The Good, The Bad And Scrivens Gets His Groove Back


It’s a funny feeling, losing in a shootout – doesn’t really feel like a loss, but that extra point would always be nice. Fortunately for the Leafs, that extra point didn’t go to anyone else in their conference, and to be honest, after a rough first period, this one felt like a win. A day fueled by speculation that the Leafs were pursuing veteran keeper Marty Turco was aided by a shaky start from Ben Scrivens, but I think he did a damn fine job of re-inspiring a bit of confidence in himself with his play over the final two periods and overtime. Should be interesting to see who gets the start on Thursday in Nashville.

The Good

  • It seems like just about every time I do this, I lead it off with Phil Kessel. And I’m going to keep doing that as long as I possibly can, because, dammit he’s been the best player in the league so far and deserves every bit of praise he gets. Another goal tonight – although he shoulda had a few more – and he remains atop the league in goals and points. What’s even better, is that he continues to display that newfound two-way game – coming back to help in the defensive zone, including breaking up a sure goal late in the 2nd period.
  • Kudos to Mike Komisarek. If anyone deserved a goal, it was this guy, who’s been so maligned over the past few seasons, that he’s not even getting credit for the solid play he’s turned in this season. He’s played physical without getting out of position, and is 3rd on the team at +4, impressive considering the Leafs are currently operating at a -8 goal differential.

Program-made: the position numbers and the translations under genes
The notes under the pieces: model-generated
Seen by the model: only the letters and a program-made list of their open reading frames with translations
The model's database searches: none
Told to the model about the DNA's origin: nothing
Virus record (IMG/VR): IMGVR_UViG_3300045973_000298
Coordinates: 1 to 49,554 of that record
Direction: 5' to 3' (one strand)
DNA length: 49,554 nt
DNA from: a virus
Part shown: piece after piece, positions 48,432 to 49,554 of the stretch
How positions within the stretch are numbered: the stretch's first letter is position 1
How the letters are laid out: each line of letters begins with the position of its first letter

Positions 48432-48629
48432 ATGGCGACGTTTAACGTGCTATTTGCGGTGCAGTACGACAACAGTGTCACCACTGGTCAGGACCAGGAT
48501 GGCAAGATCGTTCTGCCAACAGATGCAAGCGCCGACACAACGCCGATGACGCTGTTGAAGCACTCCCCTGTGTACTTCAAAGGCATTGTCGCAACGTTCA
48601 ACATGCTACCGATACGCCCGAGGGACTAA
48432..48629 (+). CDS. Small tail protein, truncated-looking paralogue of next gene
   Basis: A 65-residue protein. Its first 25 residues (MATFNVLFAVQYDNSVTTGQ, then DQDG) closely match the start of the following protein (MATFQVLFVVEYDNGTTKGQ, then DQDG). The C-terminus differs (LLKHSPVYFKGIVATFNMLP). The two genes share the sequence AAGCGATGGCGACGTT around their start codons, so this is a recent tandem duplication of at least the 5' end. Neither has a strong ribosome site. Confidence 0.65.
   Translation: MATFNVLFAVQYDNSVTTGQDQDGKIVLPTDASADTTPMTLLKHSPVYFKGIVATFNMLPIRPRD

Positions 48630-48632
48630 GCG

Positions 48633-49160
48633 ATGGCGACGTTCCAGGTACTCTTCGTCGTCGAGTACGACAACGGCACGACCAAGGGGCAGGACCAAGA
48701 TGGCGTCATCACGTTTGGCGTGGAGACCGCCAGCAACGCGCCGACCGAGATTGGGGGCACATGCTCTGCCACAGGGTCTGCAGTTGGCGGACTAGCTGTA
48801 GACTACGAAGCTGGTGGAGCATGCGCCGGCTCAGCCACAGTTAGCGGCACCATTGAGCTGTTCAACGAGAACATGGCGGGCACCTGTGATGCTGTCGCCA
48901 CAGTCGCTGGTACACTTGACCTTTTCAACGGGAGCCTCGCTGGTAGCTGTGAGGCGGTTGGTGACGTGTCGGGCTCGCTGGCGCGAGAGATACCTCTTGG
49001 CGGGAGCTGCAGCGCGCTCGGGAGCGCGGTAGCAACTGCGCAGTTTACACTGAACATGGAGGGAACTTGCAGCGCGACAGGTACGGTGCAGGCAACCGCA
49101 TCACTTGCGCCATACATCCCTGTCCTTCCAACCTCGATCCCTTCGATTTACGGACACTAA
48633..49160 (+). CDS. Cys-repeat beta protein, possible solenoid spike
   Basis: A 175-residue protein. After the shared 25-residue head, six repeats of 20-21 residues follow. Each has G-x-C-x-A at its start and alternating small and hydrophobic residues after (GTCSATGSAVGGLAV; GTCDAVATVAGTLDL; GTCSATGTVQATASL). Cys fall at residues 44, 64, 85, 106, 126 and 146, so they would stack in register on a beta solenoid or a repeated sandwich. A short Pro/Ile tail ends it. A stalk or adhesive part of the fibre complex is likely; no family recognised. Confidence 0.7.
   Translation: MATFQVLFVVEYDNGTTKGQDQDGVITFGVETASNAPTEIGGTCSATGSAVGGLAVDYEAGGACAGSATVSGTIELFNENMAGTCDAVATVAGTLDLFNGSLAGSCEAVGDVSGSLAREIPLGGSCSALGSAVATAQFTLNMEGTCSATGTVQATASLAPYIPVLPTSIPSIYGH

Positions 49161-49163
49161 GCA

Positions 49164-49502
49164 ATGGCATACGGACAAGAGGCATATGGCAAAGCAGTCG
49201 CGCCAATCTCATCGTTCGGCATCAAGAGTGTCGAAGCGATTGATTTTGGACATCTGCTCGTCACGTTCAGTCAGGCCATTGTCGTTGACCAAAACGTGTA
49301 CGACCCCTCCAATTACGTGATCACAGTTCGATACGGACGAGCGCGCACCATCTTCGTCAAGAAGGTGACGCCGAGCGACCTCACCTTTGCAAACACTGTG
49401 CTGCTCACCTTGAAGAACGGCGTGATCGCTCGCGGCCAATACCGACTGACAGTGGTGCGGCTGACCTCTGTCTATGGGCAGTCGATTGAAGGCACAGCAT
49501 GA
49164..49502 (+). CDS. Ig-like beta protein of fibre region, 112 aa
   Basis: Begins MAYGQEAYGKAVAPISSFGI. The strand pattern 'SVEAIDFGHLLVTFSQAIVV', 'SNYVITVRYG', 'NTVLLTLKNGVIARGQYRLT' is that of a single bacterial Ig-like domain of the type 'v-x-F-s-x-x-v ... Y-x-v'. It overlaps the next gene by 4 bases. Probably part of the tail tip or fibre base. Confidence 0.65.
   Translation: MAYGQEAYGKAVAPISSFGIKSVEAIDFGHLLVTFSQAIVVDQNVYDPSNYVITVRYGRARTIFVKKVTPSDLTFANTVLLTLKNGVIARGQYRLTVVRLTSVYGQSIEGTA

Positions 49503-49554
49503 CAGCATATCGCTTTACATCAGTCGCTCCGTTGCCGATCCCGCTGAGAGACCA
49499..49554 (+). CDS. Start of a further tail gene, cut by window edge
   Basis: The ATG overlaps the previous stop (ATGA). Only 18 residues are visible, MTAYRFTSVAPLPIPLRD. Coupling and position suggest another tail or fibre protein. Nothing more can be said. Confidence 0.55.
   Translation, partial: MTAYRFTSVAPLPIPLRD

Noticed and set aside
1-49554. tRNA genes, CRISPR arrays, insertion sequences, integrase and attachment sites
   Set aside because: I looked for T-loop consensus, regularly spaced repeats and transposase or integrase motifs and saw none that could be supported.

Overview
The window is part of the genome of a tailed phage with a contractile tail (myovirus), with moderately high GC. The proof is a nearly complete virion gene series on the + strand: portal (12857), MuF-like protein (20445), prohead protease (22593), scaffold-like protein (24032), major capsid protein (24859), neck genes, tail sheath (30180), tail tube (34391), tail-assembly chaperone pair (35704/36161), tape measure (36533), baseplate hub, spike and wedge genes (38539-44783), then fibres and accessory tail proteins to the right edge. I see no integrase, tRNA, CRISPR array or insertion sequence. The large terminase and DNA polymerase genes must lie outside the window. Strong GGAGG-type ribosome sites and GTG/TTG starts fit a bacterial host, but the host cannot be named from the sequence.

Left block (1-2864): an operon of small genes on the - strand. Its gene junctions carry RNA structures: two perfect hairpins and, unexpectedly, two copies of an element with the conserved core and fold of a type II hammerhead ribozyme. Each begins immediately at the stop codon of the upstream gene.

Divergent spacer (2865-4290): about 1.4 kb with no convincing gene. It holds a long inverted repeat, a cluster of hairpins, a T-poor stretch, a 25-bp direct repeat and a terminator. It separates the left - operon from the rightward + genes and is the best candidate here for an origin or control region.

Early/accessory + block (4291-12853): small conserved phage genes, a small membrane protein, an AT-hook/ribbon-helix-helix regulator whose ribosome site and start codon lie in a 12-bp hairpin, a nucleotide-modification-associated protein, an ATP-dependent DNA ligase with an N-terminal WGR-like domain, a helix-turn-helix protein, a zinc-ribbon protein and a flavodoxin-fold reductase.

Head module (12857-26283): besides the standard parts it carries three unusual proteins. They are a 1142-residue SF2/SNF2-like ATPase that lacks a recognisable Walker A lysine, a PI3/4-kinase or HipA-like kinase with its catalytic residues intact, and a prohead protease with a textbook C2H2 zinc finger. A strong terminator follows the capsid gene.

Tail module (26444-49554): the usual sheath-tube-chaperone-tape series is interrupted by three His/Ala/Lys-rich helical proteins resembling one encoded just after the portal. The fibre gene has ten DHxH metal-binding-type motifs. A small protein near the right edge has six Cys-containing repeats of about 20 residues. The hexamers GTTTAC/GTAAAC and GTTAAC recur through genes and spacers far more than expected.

• Props to the special teams. A clutch powerplay goal to tie the game, and some pretty decent penalty killing. Still not enough to keep them out of the league’s special teams bottom feeders, but it’s still a step in the right direction.
  • Ben Scrivens’ final 45 minutes of play were outstanding. He turned in a number of quality saves that gave the Leafs the chance to get back into the game, including the huge one you’ll see in tonight’s highlight. He’s got that Reimer-esque quality of being able to shrug off pretty much whatever comes along – a good quality in a goalie.

The Bad

  • The MGK line might be getting a forced rearrangement with injuries to Mikhail Grabovski and Clarke MacArthur keeping them both out of the overtime play. That may not be the worst thing in the world. That line went 4 games without even registering an assist until Nikolai Kulemin got an assist on Kessel’s game-tying goal. Kulemin had a couple golden chances to break his slump, and I probably would have chosen a different move in the shootout if I was a struggling goalscorer, but I still have faith that he’ll turn this around. He is a bit of a streaky scorer, and you get the feeling once he gets the monkey off his back again, he’ll be good to go.
  • Matt Frattin continued to be snake-bitten, despite having a number of scoring chances. He didn’t look as good tonight as he has some other nights, and alot of that probably has to do with the Coyotes’ strong defensive play, but his leash has got to be getting short.
  • As good as Scrivens was to close out the game, he was that bad in the first ten minutes. Neither of the Coyotes’ goals should have gotten by him, even the one on the 2-on-1. Another shutout in the shootout would probably have let the bipolar Leaf Nation look past it all, but you can guarantee the speculation around the Leafs’ goaltending will continue for the rest of the week, at least until the Leafs win again and we’re all back on top of the world again.
  • A slow start from the Leafs wasn’t helped by Scrivens’ shaky opening, but the goalie only controls so much. The Leafs were uninspired for most of the opening 20 minutes, and deserved to be down, regardless of the way their goalie played.
  • The Leafs are no longer first in their division. Buffalo has 22 points as well, but holds a game in hand on the Buds, as well as an extra win.

Scrivens Gets Large